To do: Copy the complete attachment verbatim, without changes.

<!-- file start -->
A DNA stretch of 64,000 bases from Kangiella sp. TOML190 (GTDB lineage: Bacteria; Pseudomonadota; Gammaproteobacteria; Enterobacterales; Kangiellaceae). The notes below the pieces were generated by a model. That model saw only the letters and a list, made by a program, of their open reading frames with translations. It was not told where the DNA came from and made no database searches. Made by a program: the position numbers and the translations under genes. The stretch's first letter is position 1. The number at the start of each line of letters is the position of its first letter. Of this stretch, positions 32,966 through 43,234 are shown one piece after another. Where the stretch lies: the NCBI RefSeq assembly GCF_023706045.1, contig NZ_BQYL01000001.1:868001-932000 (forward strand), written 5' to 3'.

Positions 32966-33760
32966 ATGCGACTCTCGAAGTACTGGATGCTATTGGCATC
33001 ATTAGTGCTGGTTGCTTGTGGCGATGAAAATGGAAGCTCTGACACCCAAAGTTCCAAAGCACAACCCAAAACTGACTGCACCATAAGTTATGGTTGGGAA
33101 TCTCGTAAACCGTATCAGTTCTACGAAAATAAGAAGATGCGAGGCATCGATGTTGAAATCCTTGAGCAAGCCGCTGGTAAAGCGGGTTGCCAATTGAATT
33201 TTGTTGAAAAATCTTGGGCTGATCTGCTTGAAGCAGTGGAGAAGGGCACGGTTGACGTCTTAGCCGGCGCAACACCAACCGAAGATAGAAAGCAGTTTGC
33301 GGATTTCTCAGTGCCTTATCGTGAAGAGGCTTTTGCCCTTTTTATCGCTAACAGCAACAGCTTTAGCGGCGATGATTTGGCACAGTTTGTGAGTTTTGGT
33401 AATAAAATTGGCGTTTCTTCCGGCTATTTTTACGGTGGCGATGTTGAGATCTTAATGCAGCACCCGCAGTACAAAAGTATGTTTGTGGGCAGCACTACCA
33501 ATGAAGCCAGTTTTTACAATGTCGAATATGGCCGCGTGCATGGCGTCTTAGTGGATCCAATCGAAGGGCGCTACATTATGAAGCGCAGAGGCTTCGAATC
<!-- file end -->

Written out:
A DNA stretch of 64,000 bases from Kangiella sp. TOML190 (GTDB lineage: Bacteria; Pseudomonadota; Gammaproteobacteria; Enterobacterales; Kangiellaceae). The notes below the pieces were generated by a model. That model saw only the letters and a list, made by a program, of their open reading frames with translations. It was not told where the DNA came from and made no database searches. Made by a program: the position numbers and the translations under genes. The stretch's first letter is position 1. The number at the start of each line of letters is the position of its first letter. Of this stretch, positions 32,966 through 43,234 are shown one piece after another. Where the stretch lies: the NCBI RefSeq assembly GCF_023706045.1, contig NZ_BQYL01000001.1:868001-932000 (forward strand), written 5' to 3'.

Positions 32966-33760
32966 ATGCGACTCTCGAAGTACTGGATGCTATTGGCATC
33001 ATTAGTGCTGGTTGCTTGTGGCGATGAAAATGGAAGCTCTGACACCCAAAGTTCCAAAGCACAACCCAAAACTGACTGCACCATAAGTTATGGTTGGGAA
33101 TCTCGTAAACCGTATCAGTTCTACGAAAATAAGAAGATGCGAGGCATCGATGTTGAAATCCTTGAGCAAGCCGCTGGTAAAGCGGGTTGCCAATTGAATT
33201 TTGTTGAAAAATCTTGGGCTGATCTGCTTGAAGCAGTGGAGAAGGGCACGGTTGACGTCTTAGCCGGCGCAACACCAACCGAAGATAGAAAGCAGTTTGC
33301 GGATTTCTCAGTGCCTTATCGTGAAGAGGCTTTTGCCCTTTTTATCGCTAACAGCAACAGCTTTAGCGGCGATGATTTGGCACAGTTTGTGAGTTTTGGT
33401 AATAAAATTGGCGTTTCTTCCGGCTATTTTTACGGTGGCGATGTTGAGATCTTAATGCAGCACCCGCAGTACAAAAGTATGTTTGTGGGCAGCACTACCA
33501 ATGAAGCCAGTTTTTACAATGTCGAATATGGCCGCGTGCATGGCGTCTTAGTGGATCCAATCGAAGGGCGCTACATTATGAAGCGCAGAGGCTTCGAATC